Date posted: December 7, 2014
Popular daily Zaman newspaper’s prominent columnist Ahmet Turan Alkan, expressed that the ruling AK Party has plans to transform its political base into its own [religious] movement.
With close to 40 years of experience as a columnist, including substantive experience with Zaman newspaper, Ahmet Turan Alkan’s career has given him insight into Turkey’s political environment.
Turkish public discourse reached a whole new dimension after the 2013 December 17-25 corruption probes implicating the ruling AK Party (Justice and Development Party) on bribery and illegal gold trade with Iran. Many accuse the government and President Recep Tayyip Erdoğan for attempting to cover up by having the charges dropped.
In retrospect Alkan noted, “The corruption allegations could have reached Erdoğan. He should have been held accountable. This is how a country under the rule of law should operate.”
Equally so, the columnist also defends the view that the government was not always as corrupt, and turns to the point of where Turkey got engaged with Iran to conduct illegal gold trade for oil, in violation of US sanctions.
“Up to this point we had heard of small cases of corruption in the municipality but this was a major incident,” Alkan reflected on its significance.
He recounted, “The process started with the Turkey acting along with Iran to break the US sanctions. Iran tried to sell its oil to cover the necessities of its country…As Iran’s trade moved over Turkey, a movement of money laundering became ever-present.”
Subsequent to the corruption probe the AK Party had denied the charges, blaming the Hizmet movement accusing it of orchestrating the probe.
“This is when the antagonizing rhetoric started,” according to Alkan. President Erdoğan has in fact openly vowed to bring down the movement and anyone it perceives as being affiliated with it such as numerous private teaching institutions which prepare students for university entrance exams.
However Alkan equally notes that the Erdoğan always harboured hostilities towards the Movement.
“This tug-of-war would have already occurred without December 17 – there were signs of this before with Erdogan’s plans to close down private institutions the hostilities became apparent.”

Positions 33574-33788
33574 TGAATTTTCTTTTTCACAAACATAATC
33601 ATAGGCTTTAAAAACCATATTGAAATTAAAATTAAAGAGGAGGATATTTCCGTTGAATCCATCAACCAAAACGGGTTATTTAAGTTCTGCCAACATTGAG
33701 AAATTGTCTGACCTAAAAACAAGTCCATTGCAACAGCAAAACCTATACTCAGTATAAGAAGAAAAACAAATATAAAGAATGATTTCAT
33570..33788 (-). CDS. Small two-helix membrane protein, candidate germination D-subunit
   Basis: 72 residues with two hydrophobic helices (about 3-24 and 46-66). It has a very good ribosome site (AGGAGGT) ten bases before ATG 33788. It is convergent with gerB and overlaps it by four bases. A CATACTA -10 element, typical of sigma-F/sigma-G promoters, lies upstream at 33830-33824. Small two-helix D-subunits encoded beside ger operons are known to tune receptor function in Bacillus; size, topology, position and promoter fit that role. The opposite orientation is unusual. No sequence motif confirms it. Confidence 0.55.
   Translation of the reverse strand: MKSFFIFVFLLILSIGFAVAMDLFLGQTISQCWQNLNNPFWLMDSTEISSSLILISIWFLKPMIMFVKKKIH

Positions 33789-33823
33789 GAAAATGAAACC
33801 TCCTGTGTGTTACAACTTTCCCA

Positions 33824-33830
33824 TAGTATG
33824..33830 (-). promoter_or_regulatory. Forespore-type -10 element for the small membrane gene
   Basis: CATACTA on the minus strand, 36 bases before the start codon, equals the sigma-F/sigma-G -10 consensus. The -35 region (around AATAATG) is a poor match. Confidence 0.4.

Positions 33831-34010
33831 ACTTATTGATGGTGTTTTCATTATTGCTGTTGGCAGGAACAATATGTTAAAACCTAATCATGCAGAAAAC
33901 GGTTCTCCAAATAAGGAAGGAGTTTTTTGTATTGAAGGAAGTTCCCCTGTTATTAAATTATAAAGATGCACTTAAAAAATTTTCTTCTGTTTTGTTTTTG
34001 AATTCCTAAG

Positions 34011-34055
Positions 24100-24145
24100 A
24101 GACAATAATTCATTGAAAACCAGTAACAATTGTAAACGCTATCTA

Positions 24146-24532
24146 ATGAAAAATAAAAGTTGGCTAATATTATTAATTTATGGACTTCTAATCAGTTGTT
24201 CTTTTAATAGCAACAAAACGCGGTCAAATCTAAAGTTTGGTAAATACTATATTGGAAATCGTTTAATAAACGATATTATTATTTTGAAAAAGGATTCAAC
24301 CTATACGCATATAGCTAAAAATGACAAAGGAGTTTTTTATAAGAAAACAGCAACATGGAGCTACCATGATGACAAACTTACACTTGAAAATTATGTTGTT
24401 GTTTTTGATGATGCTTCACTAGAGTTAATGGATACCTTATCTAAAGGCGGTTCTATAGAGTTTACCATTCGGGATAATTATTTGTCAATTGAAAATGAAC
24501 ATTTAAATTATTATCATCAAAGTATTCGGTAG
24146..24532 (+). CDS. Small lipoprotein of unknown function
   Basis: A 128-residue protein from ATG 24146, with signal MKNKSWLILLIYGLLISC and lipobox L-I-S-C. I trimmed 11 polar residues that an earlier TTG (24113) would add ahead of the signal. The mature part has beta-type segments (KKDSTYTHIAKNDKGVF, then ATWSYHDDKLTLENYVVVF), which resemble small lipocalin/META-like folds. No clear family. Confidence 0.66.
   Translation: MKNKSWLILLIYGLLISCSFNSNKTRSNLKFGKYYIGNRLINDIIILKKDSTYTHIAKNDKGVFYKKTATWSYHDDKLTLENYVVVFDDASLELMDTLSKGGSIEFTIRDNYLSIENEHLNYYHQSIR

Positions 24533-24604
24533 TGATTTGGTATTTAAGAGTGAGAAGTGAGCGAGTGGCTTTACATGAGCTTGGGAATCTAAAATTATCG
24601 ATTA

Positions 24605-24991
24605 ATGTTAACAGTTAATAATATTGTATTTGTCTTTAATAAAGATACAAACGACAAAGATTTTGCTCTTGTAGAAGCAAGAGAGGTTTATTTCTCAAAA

The prominent columnist elaborates “Erdogan wants to establish his own movement of followers. He is jealous of the Hizmet movement’s ability to appeal to the grass roots of the Turkish public and wanted to emulate the Hizmet’s model.”
One of the key establishments which would facilitate this was the TÜRGEV (Foundation of Youth and Education in Turkey) which features Erdoğan’s son Bilal Erdoğan. The foundation itself has been suspected of being a front for Erdoğan’s business interests as well.
“The TÜRGEV foundation was established for the purpose to transform political support into a socio-political movement, which would form the basis for a long-lasting governorship.”
Future of Turkey likely to be coalition governments
It has been 12 years since the AK Party took government, and has presided uninterrupted ever since.
However crackdowns on dissent and protesters, hostilities against the Hizmet Movement, corruption allegations, and new judicial reforms have all been slammed as steps towards totalitarianism.
This power may bear a cost as Ahmet Turan Alkan elaborated; “I do not believe that the AK Party will be able to continue with its current mass support. Their power is starting to become a problem.”
The columnist also reflected upon the 52% vote which won Erdoğan presidency in August stating, “the party is well aware that it has not shown a performance which would justify a 52% vote. There is an environment of panic.”
Alkan added that the opposition parties may join forces; “Turkey will return to the period of coalitions of a number of political parties. I believe it will be difficult for the AK Party to retain victories as a single party. In such a tumultuous environment for the sake of a democratic culture, coalition governments will serve the country better.”
Source: Bugun News , December 7, 2014
Tags: Hizmet and politics | Turkey |